Arcalian’s lips thin and his complexion pales. Nevertheless, he still tries to continue the charade. “A mage? What an interesting idea. Imagine, a vampire with the power of magic at his beck and call...”
“Don’t worry. It won’t be you. I intend to kill you outright. I don’t like you enough to give you that much power. The woman you sent to destroy me, though, she, I intend to keep.”
Arcalian looks at me with a forcibly puzzled expression on his face. There is a hint of panic in his eyes. “The woman I sent… I’m afraid I don’t understand what you mean.”
“Come now, don't you remember? She had blond hair, blue eyes, and a magical sword capable of severing my head. And I mustn’t forget her companion—the small dark-haired fellow with the wooden stakes—awfully handy to have around when you’re hunting vampires. They almost succeeded too, but tragically, they were running just a little late. Imagine my surprise this evening when I awoke to the grating sound of my own coffin being opened. Well, the rogue now wears his favorite stake, and the woman... she is now my bride! Do you remember now?”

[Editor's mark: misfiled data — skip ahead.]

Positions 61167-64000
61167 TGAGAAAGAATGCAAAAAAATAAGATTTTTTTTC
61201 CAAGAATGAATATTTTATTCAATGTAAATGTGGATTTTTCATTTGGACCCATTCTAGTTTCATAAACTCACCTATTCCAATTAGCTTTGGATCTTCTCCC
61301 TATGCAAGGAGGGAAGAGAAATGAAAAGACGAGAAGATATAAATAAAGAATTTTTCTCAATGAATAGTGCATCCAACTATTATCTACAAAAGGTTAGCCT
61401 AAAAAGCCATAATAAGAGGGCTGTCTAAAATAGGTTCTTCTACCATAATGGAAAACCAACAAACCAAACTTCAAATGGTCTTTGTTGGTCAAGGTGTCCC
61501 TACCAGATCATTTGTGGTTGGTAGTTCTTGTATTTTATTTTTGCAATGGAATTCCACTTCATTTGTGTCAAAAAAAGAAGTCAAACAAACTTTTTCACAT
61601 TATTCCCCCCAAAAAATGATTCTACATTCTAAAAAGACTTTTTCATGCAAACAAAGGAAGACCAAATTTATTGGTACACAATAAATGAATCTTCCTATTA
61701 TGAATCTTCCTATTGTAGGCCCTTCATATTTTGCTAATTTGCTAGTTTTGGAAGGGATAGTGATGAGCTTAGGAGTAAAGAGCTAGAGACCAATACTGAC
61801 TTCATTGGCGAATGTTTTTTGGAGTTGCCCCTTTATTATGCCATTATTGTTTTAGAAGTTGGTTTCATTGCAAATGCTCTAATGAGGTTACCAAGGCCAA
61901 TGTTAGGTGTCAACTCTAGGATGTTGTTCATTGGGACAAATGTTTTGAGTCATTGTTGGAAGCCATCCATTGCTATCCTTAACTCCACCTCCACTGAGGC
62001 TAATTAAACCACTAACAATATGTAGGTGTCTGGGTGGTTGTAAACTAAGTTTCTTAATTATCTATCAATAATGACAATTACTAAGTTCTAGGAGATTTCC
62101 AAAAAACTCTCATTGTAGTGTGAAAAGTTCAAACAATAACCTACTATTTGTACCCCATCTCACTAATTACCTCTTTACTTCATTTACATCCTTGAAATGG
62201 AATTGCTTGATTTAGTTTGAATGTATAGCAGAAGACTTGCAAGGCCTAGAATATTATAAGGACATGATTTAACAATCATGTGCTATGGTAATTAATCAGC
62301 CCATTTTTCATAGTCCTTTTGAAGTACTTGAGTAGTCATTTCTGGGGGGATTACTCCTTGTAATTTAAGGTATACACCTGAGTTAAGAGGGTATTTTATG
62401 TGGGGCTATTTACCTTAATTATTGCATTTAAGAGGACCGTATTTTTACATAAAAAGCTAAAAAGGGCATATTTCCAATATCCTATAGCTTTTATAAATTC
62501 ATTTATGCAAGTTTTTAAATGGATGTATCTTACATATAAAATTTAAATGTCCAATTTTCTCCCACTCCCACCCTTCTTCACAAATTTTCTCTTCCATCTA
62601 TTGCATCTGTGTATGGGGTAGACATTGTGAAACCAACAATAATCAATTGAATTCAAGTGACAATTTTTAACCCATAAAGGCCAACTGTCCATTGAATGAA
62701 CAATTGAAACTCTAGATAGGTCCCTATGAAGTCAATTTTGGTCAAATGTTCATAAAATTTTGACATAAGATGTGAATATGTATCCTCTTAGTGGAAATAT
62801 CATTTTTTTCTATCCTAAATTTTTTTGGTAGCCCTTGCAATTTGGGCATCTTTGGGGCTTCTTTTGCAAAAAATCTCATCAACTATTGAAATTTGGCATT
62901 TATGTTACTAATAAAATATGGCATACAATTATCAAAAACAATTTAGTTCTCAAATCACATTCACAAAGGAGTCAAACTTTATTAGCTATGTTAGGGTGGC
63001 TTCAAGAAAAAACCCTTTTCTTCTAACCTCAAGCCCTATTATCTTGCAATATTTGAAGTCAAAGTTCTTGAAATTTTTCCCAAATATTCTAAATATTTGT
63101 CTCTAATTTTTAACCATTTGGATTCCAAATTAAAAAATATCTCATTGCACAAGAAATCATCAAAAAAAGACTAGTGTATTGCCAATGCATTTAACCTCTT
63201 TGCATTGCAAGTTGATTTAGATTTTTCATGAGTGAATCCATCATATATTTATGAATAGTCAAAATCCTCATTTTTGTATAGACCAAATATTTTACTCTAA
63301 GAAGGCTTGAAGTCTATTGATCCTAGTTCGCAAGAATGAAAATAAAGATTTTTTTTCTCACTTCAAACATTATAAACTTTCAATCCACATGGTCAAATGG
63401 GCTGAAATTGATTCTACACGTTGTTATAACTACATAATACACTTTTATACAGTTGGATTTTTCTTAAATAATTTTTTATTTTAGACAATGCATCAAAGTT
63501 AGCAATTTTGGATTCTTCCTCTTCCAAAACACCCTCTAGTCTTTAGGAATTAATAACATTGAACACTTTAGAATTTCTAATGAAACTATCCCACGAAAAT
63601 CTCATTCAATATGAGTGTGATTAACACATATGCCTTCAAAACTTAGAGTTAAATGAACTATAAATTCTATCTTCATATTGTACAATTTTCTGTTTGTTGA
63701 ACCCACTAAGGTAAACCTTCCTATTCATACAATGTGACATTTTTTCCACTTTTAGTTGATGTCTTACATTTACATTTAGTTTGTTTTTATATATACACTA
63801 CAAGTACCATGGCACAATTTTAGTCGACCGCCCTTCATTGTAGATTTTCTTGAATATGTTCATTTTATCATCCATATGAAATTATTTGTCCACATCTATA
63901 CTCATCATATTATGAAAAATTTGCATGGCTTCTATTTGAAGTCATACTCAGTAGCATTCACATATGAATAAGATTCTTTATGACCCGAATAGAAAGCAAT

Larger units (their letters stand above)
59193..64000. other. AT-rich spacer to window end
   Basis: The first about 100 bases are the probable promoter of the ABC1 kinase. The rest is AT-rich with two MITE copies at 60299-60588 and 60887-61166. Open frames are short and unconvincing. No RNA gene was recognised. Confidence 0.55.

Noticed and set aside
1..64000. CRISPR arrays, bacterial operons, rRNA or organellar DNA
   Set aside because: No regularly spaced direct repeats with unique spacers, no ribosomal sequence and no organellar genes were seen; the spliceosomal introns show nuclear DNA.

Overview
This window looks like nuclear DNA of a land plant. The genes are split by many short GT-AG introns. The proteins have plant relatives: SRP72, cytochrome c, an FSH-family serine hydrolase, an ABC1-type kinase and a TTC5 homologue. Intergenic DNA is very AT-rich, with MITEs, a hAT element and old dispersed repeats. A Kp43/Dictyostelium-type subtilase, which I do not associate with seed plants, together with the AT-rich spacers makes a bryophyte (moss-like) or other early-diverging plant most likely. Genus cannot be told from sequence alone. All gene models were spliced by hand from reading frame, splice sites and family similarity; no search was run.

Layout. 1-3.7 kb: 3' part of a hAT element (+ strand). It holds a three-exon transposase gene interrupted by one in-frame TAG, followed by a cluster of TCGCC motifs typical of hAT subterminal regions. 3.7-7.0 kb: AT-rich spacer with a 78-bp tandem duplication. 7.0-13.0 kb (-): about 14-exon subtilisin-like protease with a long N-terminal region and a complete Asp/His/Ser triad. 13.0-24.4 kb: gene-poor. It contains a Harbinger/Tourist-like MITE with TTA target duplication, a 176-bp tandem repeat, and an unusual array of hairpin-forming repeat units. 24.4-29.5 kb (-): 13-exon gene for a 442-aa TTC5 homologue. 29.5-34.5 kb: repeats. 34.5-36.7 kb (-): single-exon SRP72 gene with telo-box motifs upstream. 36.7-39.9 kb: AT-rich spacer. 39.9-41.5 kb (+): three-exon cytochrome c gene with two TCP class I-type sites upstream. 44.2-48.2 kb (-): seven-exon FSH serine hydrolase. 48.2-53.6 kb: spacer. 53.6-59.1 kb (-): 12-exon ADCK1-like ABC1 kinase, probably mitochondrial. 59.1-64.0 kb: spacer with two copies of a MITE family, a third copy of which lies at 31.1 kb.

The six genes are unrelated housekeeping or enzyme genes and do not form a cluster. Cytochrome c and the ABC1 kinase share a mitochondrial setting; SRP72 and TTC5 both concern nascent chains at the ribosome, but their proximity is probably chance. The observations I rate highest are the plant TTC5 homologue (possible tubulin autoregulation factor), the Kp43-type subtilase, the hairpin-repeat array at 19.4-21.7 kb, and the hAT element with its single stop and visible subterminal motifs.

“You are mistaken. I... have no knowledge of these... things.” He makes a furtive glance toward the wand lying beside the book on his desk, within easy reach if I moved as slowly as a mortal.
“Mistaken? I think not. ‘Lucian, you’re alive!’ Your performance at my entrance has already convicted you of your crime.” I place both my hands on his desk and lean toward him, snarling. “And with no court at hand, I am forced to pass judgment myself.” I straighten locking my eyes with his.